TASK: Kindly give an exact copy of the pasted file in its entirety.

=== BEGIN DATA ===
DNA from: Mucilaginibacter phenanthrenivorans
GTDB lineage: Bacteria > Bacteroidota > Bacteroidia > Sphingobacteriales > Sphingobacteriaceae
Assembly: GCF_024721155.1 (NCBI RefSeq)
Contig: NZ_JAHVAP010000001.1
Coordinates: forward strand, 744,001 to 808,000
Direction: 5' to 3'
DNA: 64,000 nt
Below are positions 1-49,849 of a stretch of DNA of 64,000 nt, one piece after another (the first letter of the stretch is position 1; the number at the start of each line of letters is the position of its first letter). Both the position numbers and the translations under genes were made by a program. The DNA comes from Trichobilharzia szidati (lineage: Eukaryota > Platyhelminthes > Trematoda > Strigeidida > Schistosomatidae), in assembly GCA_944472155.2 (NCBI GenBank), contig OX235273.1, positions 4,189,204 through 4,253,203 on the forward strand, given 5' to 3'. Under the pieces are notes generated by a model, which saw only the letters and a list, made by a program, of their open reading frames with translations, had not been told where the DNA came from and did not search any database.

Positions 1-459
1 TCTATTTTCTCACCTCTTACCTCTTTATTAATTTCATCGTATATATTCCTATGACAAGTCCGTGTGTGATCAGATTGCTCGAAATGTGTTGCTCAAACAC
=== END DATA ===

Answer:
DNA from: Mucilaginibacter phenanthrenivorans
GTDB lineage: Bacteria > Bacteroidota > Bacteroidia > Sphingobacteriales > Sphingobacteriaceae
Assembly: GCF_024721155.1 (NCBI RefSeq)
Contig: NZ_JAHVAP010000001.1
Coordinates: forward strand, 744,001 to 808,000
Direction: 5' to 3'
DNA: 64,000 nt
Below are positions 1-49,849 of a stretch of DNA of 64,000 nt, one piece after another (the first letter of the stretch is position 1; the number at the start of each line of letters is the position of its first letter). Both the position numbers and the translations under genes were made by a program. The DNA comes from Trichobilharzia szidati (lineage: Eukaryota > Platyhelminthes > Trematoda > Strigeidida > Schistosomatidae), in assembly GCA_944472155.2 (NCBI GenBank), contig OX235273.1, positions 4,189,204 through 4,253,203 on the forward strand, given 5' to 3'. Under the pieces are notes generated by a model, which saw only the letters and a list, made by a program, of their open reading frames with translations, had not been told where the DNA came from and did not search any database.

Positions 1-459
1 TCTATTTTCTCACCTCTTACCTCTTTATTAATTTCATCGTATATATTCCTATGACAAGTCCGTGTGTGATCAGATTGCTCGAAATGTGTTGCTCAAACAC